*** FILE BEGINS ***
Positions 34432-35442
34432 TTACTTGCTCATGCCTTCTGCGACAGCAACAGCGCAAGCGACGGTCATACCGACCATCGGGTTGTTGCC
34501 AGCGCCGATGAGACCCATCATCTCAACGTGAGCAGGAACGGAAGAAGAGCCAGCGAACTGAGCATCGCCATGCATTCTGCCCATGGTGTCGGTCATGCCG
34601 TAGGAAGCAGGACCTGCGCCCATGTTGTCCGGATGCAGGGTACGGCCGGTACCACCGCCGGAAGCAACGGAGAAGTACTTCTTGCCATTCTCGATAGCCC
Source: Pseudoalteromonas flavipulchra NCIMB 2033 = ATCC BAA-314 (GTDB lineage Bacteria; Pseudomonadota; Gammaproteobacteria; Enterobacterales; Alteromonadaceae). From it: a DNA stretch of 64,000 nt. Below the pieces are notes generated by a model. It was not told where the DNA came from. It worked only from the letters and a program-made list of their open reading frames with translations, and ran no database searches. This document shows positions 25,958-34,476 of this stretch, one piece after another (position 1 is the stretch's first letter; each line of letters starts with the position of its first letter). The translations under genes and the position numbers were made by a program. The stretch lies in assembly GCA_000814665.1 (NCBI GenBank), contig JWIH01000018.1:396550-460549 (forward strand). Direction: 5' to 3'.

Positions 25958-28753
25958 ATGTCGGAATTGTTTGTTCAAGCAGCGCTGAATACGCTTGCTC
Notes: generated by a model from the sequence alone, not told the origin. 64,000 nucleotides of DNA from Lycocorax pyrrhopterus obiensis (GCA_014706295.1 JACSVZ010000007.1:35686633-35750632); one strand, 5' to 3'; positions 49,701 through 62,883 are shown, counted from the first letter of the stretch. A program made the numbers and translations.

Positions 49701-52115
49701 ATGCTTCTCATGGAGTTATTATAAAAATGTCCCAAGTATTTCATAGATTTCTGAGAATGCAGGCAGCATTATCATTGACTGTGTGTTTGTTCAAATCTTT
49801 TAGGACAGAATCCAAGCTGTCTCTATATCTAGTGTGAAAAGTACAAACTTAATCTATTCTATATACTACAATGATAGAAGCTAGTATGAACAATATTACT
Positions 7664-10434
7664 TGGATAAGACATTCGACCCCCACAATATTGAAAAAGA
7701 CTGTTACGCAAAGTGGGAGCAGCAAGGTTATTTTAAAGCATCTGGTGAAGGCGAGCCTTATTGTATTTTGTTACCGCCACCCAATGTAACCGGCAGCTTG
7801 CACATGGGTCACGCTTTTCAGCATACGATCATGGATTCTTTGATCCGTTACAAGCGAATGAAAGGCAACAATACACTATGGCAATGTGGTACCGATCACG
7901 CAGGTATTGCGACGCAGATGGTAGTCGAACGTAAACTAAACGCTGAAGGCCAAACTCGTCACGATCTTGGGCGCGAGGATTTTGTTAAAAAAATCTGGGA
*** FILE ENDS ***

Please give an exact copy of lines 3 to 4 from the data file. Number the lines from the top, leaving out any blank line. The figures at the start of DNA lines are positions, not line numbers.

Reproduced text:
34501 AGCGCCGATGAGACCCATCATCTCAACGTGAGCAGGAACGGAAGAAGAGCCAGCGAACTGAGCATCGCCATGCATTCTGCCCATGGTGTCGGTCATGCCG
34601 TAGGAAGCAGGACCTGCGCCCATGTTGTCCGGATGCAGGGTACGGCCGGTACCACCGCCGGAAGCAACGGAGAAGTACTTCTTGCCATTCTCGATAGCCC